The Sustainable Development Goal 2 (SDG2) Advocacy Hub recently launched two anti-hunger campaigns at COP27: Beans is How (BiH) and Hungry for Action (H4A). Both campaigns are working to raise awareness about the global hunger and climate crises, while promoting solutions that can help address these pressing challenges.
“The current food system is not designed to deliver affordable and nutritious diets to the vast majority of the world’s population – urgent reform is needed now as well as support for the millions already suffering from malnutrition as a result of this broken system,” says Simon Bishop, CEO at The Power of Nutrition.
The H4A campaign asks global governmental leaders to urgently increase funding to reach the US$33 billion they say is needed to address chronic and acute hunger. H4A also calls on governments and individuals to double funding for climate adaptation, investing in small-scale food producers, improving nutrition, and canceling the debts of poor countries.
Elizabeth Nsimdala, President of the Eastern Africa Farmers Federation and Michael Sheldrick, Co-Founder and Chief Policy, Impact, and Government Affairs Officer at Global Citizen argue that the current hunger crisis is a result of poor governance and decades of poor choices that has left farmers ill-equipped. They also say that the climate and food crises are intertwined and that global governmental leaders must proactively intervene.
The goal of the BiH campaign is to show how increasing bean consumption around the world can contribute to a healthier, fairer, more resilient food system and help achieve SDG2, which aims to end hunger in all its forms by 2030. BiH hopes to double global bean consumption by 2028.
According to the UN State of Food Security and Nutrition Report, as many as 828 million people around the world experienced hunger in 2021, an increase in 150 million from 2019. And 2.3 billion people – 29.3 percent of the global population – were moderately or severely food insecure in 2021.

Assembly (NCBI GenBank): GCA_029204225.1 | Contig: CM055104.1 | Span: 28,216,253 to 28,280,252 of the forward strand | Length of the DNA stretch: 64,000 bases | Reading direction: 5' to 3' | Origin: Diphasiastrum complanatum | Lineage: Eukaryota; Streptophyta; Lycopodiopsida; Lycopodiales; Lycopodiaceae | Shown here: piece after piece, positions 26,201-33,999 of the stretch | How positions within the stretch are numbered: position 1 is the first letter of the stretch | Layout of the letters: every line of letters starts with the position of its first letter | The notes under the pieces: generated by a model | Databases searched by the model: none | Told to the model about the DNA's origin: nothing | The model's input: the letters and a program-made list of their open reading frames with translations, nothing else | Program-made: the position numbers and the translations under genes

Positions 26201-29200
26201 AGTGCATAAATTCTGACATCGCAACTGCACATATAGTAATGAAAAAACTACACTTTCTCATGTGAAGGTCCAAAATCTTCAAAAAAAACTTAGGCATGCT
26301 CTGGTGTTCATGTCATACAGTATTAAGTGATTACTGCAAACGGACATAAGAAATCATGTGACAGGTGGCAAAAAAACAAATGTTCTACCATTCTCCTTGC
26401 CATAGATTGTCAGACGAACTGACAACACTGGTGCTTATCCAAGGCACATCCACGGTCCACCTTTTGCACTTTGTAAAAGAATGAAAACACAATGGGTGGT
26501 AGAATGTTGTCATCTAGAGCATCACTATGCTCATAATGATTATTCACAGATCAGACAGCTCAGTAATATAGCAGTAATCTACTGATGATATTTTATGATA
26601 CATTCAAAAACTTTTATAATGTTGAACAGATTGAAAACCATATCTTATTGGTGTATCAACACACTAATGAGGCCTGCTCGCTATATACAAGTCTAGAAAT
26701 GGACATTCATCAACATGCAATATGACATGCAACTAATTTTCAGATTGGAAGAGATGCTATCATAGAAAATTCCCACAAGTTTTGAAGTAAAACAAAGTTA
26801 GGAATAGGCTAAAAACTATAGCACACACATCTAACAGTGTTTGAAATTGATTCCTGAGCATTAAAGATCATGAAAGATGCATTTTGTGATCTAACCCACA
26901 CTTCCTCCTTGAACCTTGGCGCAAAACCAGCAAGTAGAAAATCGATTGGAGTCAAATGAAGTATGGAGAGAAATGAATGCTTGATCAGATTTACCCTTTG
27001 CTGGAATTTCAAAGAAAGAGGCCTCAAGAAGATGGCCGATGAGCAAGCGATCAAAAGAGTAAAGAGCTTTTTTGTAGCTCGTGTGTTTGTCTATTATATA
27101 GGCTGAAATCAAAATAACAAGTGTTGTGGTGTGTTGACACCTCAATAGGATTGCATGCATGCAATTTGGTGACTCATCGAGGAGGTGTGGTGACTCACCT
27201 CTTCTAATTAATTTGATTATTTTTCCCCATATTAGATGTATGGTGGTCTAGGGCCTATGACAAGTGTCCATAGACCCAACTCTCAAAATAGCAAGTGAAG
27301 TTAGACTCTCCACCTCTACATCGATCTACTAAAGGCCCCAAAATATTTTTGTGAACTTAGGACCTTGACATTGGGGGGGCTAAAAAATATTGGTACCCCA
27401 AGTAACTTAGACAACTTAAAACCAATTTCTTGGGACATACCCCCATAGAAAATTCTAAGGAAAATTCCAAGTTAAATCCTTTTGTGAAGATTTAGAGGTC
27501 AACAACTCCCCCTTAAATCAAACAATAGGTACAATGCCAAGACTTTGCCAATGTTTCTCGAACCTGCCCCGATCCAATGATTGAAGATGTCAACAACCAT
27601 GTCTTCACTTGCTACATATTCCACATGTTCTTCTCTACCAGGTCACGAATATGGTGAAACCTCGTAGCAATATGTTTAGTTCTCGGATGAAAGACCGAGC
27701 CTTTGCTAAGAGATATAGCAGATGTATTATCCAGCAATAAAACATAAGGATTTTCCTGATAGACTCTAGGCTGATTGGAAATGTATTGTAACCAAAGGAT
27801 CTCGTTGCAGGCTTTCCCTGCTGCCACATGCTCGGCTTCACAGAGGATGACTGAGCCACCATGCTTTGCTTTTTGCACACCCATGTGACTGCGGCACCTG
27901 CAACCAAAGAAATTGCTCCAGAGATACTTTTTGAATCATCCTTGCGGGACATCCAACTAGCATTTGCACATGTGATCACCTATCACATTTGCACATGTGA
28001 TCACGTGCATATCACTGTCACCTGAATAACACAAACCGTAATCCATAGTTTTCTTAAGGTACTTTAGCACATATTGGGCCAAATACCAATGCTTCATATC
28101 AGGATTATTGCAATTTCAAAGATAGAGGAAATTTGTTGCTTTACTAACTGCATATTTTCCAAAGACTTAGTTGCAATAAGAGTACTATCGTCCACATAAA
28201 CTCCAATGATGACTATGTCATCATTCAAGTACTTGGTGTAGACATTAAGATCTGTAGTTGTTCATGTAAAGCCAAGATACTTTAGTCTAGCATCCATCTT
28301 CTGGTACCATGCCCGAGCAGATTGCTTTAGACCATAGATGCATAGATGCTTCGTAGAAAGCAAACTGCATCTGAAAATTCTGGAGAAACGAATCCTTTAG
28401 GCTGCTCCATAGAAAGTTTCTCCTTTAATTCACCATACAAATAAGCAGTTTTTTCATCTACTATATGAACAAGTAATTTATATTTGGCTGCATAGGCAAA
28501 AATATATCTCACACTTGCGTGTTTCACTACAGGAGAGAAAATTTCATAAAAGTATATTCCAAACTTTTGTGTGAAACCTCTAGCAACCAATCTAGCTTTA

“This is both an acute and a chronic crisis,” says David McNair, Executive Director, Global Policy at the ONE campaign. “Right now, East Africa is facing yet another famine, children are dying for want of simple sustenance, as crops fail due to prolonged drought. But this is a cycle we’ve seen before that can and must be broken.”
As the global population continues to grow and demand for protein increases, beans can provide a sustainable and nutritious alternative to animal-based proteins, according to John Hopkins Center for a Livable Future.
“Beans, legumes, pulses, and peas come in thousands of varieties,” says Dr. Agnes Kalibata, President of AGRA, former Special Envoy to the UN Food Systems Summit and a Bean Champion. “Beans are an excellent crop for farmers to grow, and they are rich in proteins and iron.”
For centuries, beans have been a staple food source for communities around the world. According to The Bean Institute, legumes–including beans, peas, and lentils–are one of the oldest foods consumed by people, dating back 12,000 years to the hunter-gatherer period. U.S. farmers plant between 1.5 and 1.7 million acres of dry edible beans, yet Civil Eats reports that this isn’t enough to address the climate crisis and curb hunger.
Beans contain key proteins, carbohydrates, vitamins, and minerals, and can help address the climate crisis and global malnutrition, says Paul Newnham, Executive Director of the SDG2 Advocacy Hub. Additionally, cultivating legumes helps fix nitrogen to the soil, which improves soil health and reduces the need for nitrogen fertilizer. Beans also produce significantly fewer greenhouse gasses (GHG) emissions than animal products.
In recent years, bean breeders at the Pan-Africa Bean Research Alliance (PABRA) have developed 536 new varieties of beans to meet the demand of both farmers and consumers. These varieties have been made available to over 30 million households. PABRA is also working to increase the nutritional quality of beans through biofortification. According to CGIAR, almost one-fifth of Rwanda’s population is now eating iron-enriched beans. This provides 80 percent of the iron needs of young children and non-pregnant women, according to the Advocacy Hub.
As the BiH and H4A campaigns get underway, McNair emphasizes: “We will not solve this crisis with solutions of the past. We have to act and overhaul the food system completely to build resilience and redistribute power rather than bouncing from crisis to crisis and doing too little in between.
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Photo Courtesy of The Global FoodBanking Network, Brian Otieno